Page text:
Article 7 of the Constitution 1965 protects every person from inhuman or degrading punishment or treatment but states that “nothing contained in or done under the authority of any law shall be held to be inconsistent with or in contravention of this section to the extent that the law in question authorizes the infliction of any description of punishment that was lawful in the country immediately before the coming into operation of this Constitution”.

Corporal punishment is lawful as a disciplinary measure in penal institutions under the Prisons Act 1980 (articles 109, 114 and 115), the Prisons Regulations 1965 (article 18) and article 61 of the Children’s Act (see under “Home”).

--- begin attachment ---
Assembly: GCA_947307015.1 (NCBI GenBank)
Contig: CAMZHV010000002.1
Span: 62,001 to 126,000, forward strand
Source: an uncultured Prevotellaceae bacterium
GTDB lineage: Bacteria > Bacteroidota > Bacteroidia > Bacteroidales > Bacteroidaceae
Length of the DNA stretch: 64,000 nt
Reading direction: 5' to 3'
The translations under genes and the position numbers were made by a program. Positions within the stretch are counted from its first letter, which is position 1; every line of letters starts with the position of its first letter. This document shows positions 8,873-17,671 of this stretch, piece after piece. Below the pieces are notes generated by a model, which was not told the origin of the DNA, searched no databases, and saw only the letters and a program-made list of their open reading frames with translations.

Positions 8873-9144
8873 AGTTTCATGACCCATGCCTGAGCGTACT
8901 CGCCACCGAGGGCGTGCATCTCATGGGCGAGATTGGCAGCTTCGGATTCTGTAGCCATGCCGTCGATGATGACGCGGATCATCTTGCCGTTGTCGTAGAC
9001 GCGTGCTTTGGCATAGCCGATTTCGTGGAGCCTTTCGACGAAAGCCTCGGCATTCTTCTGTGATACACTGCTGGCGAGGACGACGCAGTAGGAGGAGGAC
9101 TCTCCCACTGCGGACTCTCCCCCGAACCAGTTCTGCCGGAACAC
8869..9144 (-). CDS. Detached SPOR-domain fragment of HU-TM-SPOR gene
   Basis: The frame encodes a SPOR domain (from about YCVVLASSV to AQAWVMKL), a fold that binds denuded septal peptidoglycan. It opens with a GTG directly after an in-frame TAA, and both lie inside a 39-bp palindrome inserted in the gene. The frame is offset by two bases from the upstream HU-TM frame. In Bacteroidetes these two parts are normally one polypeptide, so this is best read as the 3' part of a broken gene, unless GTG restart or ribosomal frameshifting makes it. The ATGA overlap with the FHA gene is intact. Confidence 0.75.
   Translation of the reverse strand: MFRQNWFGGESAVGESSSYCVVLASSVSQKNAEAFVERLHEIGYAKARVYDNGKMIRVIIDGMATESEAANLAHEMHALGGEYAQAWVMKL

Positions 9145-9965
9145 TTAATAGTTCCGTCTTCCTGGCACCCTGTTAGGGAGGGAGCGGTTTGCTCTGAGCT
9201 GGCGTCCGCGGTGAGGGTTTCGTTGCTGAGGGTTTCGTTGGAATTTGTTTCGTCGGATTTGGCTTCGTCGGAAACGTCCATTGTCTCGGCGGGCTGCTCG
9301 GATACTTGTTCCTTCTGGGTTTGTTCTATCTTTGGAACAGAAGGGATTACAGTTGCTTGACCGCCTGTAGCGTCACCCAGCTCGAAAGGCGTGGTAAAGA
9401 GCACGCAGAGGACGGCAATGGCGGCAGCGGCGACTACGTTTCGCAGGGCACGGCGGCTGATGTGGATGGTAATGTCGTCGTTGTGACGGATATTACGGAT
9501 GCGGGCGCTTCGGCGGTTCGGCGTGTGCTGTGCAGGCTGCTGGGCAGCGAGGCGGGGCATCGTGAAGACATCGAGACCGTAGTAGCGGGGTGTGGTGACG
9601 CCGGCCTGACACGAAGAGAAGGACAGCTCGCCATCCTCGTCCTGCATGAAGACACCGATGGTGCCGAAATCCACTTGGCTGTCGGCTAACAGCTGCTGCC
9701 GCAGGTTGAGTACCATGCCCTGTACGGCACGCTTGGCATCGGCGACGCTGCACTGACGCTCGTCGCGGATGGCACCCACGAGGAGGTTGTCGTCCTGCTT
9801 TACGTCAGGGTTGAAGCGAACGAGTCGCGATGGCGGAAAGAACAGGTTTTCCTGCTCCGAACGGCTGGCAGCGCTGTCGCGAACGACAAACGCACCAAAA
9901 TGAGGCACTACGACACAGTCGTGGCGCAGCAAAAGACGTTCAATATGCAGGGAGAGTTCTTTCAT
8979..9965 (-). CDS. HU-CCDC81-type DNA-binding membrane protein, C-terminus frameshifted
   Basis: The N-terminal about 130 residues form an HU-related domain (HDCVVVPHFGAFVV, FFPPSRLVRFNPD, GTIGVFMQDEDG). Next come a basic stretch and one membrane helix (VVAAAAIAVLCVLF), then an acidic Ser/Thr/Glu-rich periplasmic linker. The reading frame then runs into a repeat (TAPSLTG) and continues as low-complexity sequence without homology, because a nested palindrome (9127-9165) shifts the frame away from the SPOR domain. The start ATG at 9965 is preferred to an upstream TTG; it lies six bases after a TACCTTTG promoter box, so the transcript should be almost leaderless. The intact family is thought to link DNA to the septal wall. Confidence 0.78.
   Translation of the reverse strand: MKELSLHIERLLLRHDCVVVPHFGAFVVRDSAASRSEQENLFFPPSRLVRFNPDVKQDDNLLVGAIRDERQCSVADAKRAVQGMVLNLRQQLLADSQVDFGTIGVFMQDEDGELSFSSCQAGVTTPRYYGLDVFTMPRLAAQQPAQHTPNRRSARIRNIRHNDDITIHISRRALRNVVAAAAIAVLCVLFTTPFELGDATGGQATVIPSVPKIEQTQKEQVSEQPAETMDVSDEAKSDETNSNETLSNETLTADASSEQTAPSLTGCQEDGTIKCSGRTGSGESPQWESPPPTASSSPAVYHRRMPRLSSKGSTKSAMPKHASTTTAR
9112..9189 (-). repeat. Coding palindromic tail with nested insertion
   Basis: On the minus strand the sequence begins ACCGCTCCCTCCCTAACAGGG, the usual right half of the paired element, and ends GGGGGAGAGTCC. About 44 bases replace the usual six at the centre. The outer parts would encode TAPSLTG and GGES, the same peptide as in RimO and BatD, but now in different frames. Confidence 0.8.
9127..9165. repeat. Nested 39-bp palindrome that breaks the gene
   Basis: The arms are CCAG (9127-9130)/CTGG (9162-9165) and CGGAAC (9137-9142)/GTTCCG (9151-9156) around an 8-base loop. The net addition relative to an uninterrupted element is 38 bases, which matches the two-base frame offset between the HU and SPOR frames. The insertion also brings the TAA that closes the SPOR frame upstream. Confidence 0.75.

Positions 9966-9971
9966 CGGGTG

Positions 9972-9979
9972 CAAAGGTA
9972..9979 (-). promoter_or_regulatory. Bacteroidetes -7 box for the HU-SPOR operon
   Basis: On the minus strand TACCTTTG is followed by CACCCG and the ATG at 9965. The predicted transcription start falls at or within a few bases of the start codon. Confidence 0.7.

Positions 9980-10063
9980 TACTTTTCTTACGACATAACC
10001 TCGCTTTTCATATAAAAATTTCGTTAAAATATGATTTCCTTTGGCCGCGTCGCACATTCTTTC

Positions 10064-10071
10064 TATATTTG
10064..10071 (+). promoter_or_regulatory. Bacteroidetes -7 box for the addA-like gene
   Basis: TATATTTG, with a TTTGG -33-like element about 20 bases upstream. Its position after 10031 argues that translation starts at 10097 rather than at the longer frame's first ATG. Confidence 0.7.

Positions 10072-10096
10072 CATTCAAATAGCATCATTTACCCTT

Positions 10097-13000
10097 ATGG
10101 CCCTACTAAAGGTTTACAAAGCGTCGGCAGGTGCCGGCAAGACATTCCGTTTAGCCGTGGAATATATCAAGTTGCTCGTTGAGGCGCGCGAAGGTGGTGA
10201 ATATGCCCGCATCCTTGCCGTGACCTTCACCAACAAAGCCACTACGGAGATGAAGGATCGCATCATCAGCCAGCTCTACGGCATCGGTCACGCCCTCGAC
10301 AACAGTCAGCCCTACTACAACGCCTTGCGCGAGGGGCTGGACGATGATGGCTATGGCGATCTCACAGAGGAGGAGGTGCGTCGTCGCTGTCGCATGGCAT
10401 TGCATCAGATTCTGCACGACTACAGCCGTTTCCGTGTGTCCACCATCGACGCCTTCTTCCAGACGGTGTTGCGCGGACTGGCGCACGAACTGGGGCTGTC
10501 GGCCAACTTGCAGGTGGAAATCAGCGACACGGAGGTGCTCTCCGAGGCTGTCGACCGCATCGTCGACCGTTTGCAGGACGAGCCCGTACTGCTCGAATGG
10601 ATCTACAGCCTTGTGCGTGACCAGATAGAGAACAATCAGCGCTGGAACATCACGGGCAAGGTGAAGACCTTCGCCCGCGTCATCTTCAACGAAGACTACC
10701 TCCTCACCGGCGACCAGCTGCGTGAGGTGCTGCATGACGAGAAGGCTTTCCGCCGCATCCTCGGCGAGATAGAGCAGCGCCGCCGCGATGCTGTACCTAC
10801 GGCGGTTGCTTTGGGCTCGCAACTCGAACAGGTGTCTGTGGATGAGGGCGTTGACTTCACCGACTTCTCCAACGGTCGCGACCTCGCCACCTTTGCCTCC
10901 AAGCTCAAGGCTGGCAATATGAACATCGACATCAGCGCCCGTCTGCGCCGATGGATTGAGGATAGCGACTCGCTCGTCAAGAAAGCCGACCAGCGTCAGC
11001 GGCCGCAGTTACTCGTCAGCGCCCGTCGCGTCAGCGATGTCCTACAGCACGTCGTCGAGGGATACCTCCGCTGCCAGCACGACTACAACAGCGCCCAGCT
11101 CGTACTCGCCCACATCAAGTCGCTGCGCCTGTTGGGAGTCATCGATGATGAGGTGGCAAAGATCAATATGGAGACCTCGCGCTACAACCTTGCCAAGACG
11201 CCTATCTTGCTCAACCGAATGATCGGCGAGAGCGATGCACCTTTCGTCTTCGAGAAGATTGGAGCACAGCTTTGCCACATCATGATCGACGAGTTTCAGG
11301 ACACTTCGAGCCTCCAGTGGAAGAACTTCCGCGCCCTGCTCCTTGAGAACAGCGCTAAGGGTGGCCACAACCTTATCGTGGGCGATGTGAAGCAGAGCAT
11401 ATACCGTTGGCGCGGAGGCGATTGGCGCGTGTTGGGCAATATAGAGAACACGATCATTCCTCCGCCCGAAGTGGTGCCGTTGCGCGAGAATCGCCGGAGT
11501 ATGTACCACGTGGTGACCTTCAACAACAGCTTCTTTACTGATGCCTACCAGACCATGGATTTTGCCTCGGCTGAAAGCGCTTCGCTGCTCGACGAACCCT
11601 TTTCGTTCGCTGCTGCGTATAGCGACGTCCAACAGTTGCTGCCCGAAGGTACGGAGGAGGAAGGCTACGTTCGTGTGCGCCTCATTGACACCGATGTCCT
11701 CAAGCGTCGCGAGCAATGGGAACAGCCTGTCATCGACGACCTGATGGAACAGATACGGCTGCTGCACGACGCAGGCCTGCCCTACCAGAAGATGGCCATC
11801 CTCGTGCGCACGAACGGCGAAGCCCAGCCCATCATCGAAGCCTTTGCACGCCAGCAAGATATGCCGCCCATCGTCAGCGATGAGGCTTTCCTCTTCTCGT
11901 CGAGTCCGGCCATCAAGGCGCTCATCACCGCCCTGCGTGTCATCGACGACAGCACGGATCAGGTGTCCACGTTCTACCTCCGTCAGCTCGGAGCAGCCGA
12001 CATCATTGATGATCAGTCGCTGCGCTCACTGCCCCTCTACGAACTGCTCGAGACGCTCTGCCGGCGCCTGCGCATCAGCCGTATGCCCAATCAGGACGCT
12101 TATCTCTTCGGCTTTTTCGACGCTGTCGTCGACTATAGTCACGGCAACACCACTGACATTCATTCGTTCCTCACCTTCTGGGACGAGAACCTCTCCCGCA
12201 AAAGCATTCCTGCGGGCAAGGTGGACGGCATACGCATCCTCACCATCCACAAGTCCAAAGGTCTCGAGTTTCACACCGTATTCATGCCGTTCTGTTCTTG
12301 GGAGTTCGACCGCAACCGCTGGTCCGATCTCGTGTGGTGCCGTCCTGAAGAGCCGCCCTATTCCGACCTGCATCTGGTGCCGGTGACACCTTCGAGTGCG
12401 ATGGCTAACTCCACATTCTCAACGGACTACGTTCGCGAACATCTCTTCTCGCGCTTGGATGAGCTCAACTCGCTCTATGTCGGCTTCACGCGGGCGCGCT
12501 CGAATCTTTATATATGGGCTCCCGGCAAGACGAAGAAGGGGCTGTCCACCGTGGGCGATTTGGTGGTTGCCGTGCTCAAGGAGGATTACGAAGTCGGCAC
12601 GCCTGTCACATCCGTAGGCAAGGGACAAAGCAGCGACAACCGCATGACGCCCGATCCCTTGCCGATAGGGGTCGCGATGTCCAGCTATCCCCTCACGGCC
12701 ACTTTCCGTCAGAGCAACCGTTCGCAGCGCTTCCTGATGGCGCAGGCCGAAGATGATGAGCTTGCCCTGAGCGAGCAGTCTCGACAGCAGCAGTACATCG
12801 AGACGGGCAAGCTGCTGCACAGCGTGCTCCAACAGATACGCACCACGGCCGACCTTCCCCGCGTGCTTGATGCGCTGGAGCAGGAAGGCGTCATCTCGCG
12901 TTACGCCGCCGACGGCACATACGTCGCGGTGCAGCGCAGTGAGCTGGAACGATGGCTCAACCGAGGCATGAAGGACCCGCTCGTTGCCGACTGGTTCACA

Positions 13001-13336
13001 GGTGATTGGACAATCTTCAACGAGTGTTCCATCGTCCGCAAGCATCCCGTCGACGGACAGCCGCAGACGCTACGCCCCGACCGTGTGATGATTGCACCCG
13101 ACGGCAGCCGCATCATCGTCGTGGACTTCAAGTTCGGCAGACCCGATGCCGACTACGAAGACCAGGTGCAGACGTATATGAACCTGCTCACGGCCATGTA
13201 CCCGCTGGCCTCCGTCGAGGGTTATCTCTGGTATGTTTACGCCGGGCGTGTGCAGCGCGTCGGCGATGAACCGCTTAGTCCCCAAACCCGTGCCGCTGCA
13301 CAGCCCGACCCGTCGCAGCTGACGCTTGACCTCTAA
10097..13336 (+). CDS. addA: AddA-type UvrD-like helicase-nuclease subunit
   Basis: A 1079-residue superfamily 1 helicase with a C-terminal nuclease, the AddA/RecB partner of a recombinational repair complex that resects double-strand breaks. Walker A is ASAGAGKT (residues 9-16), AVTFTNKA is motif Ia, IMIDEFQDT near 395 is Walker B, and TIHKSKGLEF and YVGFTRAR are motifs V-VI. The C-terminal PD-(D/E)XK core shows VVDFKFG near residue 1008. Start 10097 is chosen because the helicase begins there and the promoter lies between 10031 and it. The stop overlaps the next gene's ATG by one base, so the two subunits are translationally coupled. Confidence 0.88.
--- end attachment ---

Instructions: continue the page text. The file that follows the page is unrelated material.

Alternative care

Corporal punishment is lawful in alternative care settings under articles 27 and 61 of the Children’s Act (see under “Home”).

Prevalence research

In June 2007, the Education Secretary for Ngami region reported a Baseline Study which found that 92% of students had been beaten by school, and this was supported by 67% of parents. (Reported in Daily News, 13 June 2007)

In research by DITSHWANELO, a survey concerning corporal punishment in schools found that about 90% of respondents said they used corporal punishment on children. (Reported in correspondence with the Global Initiative, February 2006)

Recommendations by human rights treaty bodies

Committee on the Rights of the Child

“The Committee notes with deep concern that corporal punishment is permissible under the State party laws and is used as a way of disciplining children at home, as a disciplinary measure by schools as stipulated in the Education Act and as a sanction in the juvenile justice system.